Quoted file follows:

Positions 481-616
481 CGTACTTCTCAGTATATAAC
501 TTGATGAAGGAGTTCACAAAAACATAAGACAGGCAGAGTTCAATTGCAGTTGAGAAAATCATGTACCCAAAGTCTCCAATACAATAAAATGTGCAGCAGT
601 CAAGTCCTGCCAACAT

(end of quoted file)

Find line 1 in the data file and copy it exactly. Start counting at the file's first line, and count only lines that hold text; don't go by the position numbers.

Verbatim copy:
Positions 481-616